Tag Archives: forms

New civil forms from next month

The LAA has announced changes to some civil forms, which become mandatory from 1 November. The affected forms are:

  • CW3A

APP and CW3A forms cannot be used before 1 November, and any forms signed or dated from 1 November onwards must be the new ones. Forms signed before 1 November must be submitted by 30 November. The CLAIM forms can be used before 1 November. Equivalent changes to CCMS will be made before 1 November. Preview versions of the new forms can be found on the pages for each form on the LAA website.

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High Court says exceptional funding regime unfair and unreasonable

As we noted last week, the High Court has given judgment in the challenge to the exceptional funding scheme, IS v The Director of Legal Aid Casework & Anor [2015] EWHC 1965 (Admin).

The administration of the scheme

In a lengthy, detailed and comprehensive judgment, Collins J noted a series of problems with the scheme as it has been implemented by the LAA:

  • The crucial test for whether exceptional funding should be granted, as laid down by the Court of Appeal in Gudanaviciene, is “whether an unrepresented litigant is able to present his case effectively and without obvious unfairness” (para 24);
  • Even after Gudanaviciene, the success rate for applications is very low (para 29);
  • The forms are unnecessarily complex, repetitious and do not reflect the right test for whether funding should be granted (para 56, para 80);
  • The forms require legal assistance to complete. The LAA should make available a form that can be filled in by an unrepresented applicant (para 54);
  • Consideration should be given to making Legal Help available for solicitors to make initial enquiries, decide whether an application is justified, and make it (para 57);
  • The revised Lord Chancellor’s Guidance, issued in response to Gudanaviciene, still does not give effect to it and places too many restrictions on when funding should be granted (paras 66 to 71);
  • “The belief that because courts and tribunals have to deal with litigants in person legal representation can be refused is one which must be very carefully applied. It should only be used to refuse an application if the issues are truly relatively straightforward” (para 71);
  • In cases where “a judge seized of the material proceedings has requested” representation “because otherwise a fair hearing will not take place… it is difficult to see that save in a rare case to fail to comply with the judge’s request [to grant exceptional funding] would be justified. It is not generally appropriate for a caseworker who is not apprised of the full circumstances to second guess the judge’s view. There must be a very good reason indeed for such a refusal.” (para 72);
  • The LAA’s urgent applications procedure is not satisfactory and the absence of a mechanism for issuing an emergency certificate is unreasonable (para 78);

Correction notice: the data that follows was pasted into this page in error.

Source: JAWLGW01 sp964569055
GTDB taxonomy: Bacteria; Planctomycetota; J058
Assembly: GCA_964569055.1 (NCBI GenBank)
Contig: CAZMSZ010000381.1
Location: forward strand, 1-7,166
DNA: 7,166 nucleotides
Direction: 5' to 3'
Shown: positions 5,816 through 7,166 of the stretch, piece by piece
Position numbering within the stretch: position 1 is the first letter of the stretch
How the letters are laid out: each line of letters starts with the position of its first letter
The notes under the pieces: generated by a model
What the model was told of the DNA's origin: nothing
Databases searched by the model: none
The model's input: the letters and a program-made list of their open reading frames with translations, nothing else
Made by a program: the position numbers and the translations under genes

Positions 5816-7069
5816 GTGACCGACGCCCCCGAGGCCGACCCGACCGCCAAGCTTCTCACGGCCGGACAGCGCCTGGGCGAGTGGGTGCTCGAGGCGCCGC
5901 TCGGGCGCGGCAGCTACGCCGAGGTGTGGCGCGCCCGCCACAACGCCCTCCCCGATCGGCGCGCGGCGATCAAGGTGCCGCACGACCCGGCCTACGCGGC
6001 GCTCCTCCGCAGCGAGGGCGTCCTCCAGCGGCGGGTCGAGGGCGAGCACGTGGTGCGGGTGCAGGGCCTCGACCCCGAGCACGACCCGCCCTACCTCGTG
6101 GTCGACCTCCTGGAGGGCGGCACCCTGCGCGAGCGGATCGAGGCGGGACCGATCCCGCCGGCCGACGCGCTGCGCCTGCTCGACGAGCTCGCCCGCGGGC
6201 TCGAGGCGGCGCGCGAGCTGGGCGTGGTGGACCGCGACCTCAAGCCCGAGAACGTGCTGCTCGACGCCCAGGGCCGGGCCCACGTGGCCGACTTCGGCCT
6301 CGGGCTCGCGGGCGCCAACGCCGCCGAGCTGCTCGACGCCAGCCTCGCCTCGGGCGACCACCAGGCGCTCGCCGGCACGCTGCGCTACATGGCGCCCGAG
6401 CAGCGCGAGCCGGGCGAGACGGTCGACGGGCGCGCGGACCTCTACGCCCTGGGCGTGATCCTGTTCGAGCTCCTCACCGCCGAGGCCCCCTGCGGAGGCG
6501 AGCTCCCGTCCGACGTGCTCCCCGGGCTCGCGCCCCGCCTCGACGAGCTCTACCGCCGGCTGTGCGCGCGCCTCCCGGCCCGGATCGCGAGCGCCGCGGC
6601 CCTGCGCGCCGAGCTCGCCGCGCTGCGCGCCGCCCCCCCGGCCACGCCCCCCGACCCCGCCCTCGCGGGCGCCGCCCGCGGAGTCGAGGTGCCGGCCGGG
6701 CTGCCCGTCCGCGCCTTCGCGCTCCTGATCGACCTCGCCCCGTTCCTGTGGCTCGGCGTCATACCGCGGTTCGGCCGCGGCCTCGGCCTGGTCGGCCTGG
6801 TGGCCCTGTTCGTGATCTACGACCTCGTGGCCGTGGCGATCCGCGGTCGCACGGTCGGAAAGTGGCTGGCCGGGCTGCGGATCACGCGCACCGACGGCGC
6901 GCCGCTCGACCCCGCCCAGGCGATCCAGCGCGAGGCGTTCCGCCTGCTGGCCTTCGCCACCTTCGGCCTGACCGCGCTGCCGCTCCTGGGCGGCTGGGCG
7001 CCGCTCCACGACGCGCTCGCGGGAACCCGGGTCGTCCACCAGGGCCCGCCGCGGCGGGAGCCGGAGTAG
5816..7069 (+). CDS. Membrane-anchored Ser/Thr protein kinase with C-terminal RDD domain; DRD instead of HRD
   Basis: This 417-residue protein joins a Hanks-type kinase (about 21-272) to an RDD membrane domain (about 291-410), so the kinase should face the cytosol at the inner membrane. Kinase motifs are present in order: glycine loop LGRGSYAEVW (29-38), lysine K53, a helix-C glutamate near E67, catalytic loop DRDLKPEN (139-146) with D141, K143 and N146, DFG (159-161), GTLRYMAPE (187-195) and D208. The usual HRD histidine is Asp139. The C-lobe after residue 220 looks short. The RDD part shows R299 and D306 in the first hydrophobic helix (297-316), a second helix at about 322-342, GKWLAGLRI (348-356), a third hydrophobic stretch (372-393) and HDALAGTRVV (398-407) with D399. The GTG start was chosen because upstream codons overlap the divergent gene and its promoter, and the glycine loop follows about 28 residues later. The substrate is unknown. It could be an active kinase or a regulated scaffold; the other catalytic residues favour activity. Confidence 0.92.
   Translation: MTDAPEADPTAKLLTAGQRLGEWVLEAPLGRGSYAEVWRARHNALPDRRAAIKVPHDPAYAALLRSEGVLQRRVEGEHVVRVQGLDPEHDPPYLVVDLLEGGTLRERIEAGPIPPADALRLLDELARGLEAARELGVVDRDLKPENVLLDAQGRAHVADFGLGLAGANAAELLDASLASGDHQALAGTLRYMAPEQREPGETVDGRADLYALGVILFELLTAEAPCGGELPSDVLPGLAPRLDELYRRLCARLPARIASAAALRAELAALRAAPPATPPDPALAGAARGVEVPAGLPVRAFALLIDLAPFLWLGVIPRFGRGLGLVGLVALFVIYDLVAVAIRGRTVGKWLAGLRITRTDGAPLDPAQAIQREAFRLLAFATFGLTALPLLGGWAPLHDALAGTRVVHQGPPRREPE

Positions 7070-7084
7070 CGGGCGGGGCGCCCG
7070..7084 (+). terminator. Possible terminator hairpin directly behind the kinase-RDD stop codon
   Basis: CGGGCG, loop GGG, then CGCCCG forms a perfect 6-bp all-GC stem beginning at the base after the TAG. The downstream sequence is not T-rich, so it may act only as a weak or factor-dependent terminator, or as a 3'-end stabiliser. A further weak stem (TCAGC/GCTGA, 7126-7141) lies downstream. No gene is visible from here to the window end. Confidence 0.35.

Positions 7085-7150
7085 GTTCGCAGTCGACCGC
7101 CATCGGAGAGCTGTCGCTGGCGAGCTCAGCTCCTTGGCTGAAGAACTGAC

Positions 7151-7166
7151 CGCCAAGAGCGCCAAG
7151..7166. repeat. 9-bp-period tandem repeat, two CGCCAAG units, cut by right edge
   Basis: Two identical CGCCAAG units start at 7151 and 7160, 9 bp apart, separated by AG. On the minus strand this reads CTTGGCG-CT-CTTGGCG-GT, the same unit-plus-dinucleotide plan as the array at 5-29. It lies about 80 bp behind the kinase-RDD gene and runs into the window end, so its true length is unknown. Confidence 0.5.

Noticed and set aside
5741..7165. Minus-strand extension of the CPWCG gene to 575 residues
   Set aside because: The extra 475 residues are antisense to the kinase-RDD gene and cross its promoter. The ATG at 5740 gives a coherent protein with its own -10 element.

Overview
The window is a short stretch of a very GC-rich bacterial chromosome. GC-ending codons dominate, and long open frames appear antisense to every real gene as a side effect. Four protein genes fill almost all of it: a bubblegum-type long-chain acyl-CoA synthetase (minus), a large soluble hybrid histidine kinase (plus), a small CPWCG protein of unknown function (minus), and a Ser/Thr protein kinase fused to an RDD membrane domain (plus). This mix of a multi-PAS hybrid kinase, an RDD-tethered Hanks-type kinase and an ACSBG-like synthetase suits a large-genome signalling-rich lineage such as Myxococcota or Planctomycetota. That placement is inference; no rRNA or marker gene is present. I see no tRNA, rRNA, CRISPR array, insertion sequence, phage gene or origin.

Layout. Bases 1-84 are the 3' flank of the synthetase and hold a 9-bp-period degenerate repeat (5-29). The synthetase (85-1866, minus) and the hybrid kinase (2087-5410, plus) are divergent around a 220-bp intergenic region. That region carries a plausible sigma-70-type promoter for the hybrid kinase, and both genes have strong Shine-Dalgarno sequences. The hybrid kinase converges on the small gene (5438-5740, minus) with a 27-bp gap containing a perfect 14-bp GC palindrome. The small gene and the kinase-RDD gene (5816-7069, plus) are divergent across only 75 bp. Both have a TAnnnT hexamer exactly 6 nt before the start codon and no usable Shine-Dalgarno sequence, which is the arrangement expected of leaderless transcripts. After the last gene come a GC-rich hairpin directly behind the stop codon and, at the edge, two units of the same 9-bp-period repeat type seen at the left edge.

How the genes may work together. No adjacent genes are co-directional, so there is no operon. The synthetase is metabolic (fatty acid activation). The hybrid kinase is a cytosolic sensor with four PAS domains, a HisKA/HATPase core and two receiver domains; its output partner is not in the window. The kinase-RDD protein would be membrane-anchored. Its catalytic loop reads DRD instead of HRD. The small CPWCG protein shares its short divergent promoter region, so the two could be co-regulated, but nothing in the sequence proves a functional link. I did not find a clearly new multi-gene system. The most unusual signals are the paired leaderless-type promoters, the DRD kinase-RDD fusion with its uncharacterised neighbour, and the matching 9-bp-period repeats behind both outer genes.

• The scheme “is not, as it is operated, meeting its need to ensure that an unrepresented litigant can present his or her case effectively and without obvious unfairness. That extends to the need to ensure that he or she has access to assistance which may be needed, as in IS’s case, to make representations to the relevant authority to achieve a particular purpose. The same need exists as for hearings before a court or tribunal.” (para 79);
  • “The system is defective in failing to provide for a right of appeal to a judicial person against a refusal where the result would be an infringement of the very essence of the right of access to a court.” (para 93)

Family cases

A particularly useful passage for family lawyers runs through an analysis of recent cases in which the family courts have drawn attention to the difficulty of deciding cases without legal aid, and concludes:

  1. It is difficult to imagine a family case, particularly when there are contested issues about children, in which there would not be an interference with the Article 8 rights of either parent or the children themselves. Thus unless the party seeking legal aid could albeit unrepresented present his or her case effectively and without obvious unfairness, a grant of legal aid would be required. That does not mean that every case will require it: some may be sufficiently simple for the unrepresented party to deal with. Obviously if there is a lack of capacity even such cases may require legal aid. That issue I will have to consider in further detail later. But I am bound to say that I believe that only in rare cases, subject to means and merits if properly applied, should legal aid be denied in such cases. As it is now applied, the scheme is clearly wholly deficient in that it does not enable the family courts to be satisfied that they can do justice and give a fair hearing to an unrepresented party. While the problem may perhaps be less acute in other civil cases, I have no doubt that the difficulties I have referred to in family cases apply.